Calculation of the genetic risk score

SSNS-GRSs were calculated using the odds ratios at each of the five independent risk loci identified from our previously reported European SSNS GWAS (see Table 1) [13]. Where specific variants were not available in the dataset, the highest quality SNP in tightest linkage disequilibrium (LD) was selected (R2 > 0.8) (see Supplementary Table S2). In cohorts where alternate SNPs were used, GRS-SSNS was calculated in the control cohort using identical SNPs and verified to be the same as reported in Fig. 1A. SSNS-GRS was determined by the sum of the natural logarithm (ln) of the odds ratio multiplied by the number of risk alleles at each locus (0, 1, or 2), divided by the total number of possible alleles [35, 36]. At protective loci, values were computed using the natural logarithm of the inverse odds multiplied by the number of non-protective alleles.

Table 1 Independent genetic risk loci determined from European SSNS GWAS [13]
Fig. 1
figure 1

Genetic Risk Scores in SSNS, SRNS, MCD, and FSGS are elevated compared with control cohorts and monogenic INS. A Distribution of genetic risk scores in non-monogenic and monogenic INS compared to healthy controls. The x-axis represents SSNS-GRS. Median values for each group are represented by vertical lines with distribution of SSNS-GRS displayed through density plots for each cohort. Asterisks indicate p <0.007 using the Kruskal–Wallis test with correction for planned comparisons to healthy controls. B Density of SSNS-GRS in individuals with monogenic versus autoimmune INS. C ROC curve for monogenic versus autoimmune INS. SSNS, steroid-sensitive nephrotic syndrome; MCD, minimal change disease; SRNS, steroid-resistant nephrotic syndrome; FSGS, focal segmental glomerulosclerosis; INS, idiopathic nephrotic syndrome; GRS, genetic risk score; ROC, receiver operating characteristic

Continuous data are reported as medians with interquartile range. SSNS-GRSs were compared using the Kruskal–Wallis test due to non-parametric distribution of the data, with correction for seven planned comparisons using a p-value threshold of p <0.007 (0.05/7). The SSNS-GRS with the best discriminative capacity between non-monogenic and monogenic INS was determined based on the maximal area under the receiver operating characteristic curve (AUC). Statistical tests and data visualisation were performed in R v4.1.1.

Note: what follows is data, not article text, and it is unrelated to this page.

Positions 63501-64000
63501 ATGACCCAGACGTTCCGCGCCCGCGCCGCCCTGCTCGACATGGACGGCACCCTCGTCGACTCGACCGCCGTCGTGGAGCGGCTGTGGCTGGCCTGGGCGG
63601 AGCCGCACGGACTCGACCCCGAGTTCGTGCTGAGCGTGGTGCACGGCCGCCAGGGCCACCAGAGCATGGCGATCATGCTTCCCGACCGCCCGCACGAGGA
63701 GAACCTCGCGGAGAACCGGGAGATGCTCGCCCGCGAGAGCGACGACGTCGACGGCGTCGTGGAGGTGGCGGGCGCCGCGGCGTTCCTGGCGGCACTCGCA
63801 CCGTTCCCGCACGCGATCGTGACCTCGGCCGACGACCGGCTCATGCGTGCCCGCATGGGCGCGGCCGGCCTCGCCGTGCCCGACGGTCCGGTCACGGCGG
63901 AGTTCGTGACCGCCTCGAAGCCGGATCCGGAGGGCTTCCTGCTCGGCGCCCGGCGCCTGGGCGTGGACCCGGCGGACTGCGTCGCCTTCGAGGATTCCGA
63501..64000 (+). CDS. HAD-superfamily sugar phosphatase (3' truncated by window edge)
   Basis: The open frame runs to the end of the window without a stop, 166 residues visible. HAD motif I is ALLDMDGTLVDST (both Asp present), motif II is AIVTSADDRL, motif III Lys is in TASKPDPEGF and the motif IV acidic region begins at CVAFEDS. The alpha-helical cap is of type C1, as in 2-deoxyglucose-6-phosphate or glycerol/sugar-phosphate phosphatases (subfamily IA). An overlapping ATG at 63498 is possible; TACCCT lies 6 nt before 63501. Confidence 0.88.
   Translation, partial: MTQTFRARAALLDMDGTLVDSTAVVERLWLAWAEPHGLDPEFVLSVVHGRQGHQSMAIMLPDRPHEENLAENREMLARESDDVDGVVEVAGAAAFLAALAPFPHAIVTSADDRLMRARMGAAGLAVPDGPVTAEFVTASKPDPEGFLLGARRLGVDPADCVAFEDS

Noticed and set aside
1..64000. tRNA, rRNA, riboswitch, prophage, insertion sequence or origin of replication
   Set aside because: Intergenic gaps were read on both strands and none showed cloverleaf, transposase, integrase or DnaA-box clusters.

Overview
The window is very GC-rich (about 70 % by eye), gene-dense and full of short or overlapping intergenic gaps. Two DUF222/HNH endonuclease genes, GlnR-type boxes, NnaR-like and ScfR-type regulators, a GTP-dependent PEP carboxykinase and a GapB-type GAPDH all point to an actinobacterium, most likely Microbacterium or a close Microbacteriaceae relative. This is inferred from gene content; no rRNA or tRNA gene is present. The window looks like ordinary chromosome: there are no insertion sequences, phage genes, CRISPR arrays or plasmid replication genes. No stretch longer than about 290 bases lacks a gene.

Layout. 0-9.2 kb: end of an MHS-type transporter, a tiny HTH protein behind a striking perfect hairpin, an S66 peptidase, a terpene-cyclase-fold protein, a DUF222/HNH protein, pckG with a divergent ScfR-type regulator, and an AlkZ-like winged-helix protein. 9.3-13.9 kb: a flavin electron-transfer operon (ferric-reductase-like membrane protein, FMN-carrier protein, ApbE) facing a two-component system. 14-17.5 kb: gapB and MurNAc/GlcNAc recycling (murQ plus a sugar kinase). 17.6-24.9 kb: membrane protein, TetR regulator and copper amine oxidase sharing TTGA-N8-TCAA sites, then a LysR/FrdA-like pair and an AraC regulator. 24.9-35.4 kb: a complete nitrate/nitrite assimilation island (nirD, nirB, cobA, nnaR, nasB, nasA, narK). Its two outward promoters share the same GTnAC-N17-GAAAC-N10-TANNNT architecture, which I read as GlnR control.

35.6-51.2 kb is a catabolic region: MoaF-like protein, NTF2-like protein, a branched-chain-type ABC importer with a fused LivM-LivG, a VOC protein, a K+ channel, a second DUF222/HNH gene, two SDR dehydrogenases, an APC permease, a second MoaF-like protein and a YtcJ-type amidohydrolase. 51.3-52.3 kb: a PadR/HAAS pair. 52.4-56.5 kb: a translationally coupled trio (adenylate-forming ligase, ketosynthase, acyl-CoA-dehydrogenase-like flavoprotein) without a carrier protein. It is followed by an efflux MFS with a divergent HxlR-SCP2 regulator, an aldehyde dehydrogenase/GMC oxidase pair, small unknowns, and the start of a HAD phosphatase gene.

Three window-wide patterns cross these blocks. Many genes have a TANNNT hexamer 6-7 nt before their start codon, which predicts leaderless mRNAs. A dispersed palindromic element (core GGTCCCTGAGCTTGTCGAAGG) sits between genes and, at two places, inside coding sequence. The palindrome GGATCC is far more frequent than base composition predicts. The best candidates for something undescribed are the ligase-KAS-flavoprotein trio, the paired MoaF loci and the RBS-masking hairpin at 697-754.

Median (and interquartile range) SSNS-GRS for each of the study populations were as follows: paediatric SSNS 0.31 (0.26–0.33), MCD 0.33 (0.25–0.41), primary non-monogenic SRNS 0.33 (0.19–0.40), delayed non-monogenic SRNS 0.32 (0.24–0.38), and idiopathic FSGS 0.29 (0.23–0.38). The differences between all these INS groups were not statistically significant (p > 0.14). Median SSNS-GRS among patients with monogenic SRNS was 0.25 (0.13–0.33) and among healthy European patients was 0.26 (0.17–0.33), significantly lower than all of the INS groups (p < 0.007) and similar to that of a cohort of 1108 European patients with biopsy-proven membranous nephropathy, among whom the SSNS-GRS was 0.28 (0.19–0.33) (see Fig. 1A and Supplementary Table S3). These results therefore showed that, compared with healthy individuals, all the groups with non-monogenic INS (whether presenting with SSNS, non-monogenic SRNS, MCD or FSGS, in childhood or adulthood) exhibited similarly elevated SSNS-GRS. In contrast, among individuals with monogenic SRNS (or individuals with membranous nephropathy), the SSNS-GRS was not elevated compared with healthy patients.

Receiver operating characteristic (ROC) analysis comparing SSNS-GRS in non-monogenic (n = 548) and monogenic (n = 49) INS demonstrated the best discriminative SSNS-GRS value to be 0.2 with AUC of 0.638 (0.543–0.733) (see Fig. 1B, C). This means that individuals with SSNS-GRS <0.2 were more likely to have monogenic INS, and vice versa.


Phenotypic variability of nephrotic syndrome most likely represents a spectrum of disease along a continuum. In this study, we present a novel genetic risk score developed from the largest European GWAS in patients with SSNS to date [13]. The overlap in SSNS-GRS between groups of European-ancestry patients with SSNS and other non-monogenic presentations of INS demonstrates that genetic risk factors are shared by patients with these presentations. This implies that shared pathogenic mechanisms are operating across these conditions. While future genetic studies may identify additional genetic factors that distinguish the groups, the possibility exists that these forms of INS are all differing presentations of the same underlying disorder, an acquired podocytopathy. The aetiology is almost certainly autoimmune in nature, based on the predominance of variants in the HLA region that determine the genetic risk. This contention is further supported by the recent identification of anti-nephrin antibodies in a subset of patients with MCD [37] and, of course, by the clinical response of most of these patients to immunosuppressive treatments. The SSNS-GRS is also able to discriminate between non-monogenic INS and membranous nephropathy (another immune-mediated disease manifesting in nephrotic syndrome), demonstrating that an elevated SSNS-GRS is not observed in another HLA-driven immune-mediated disease.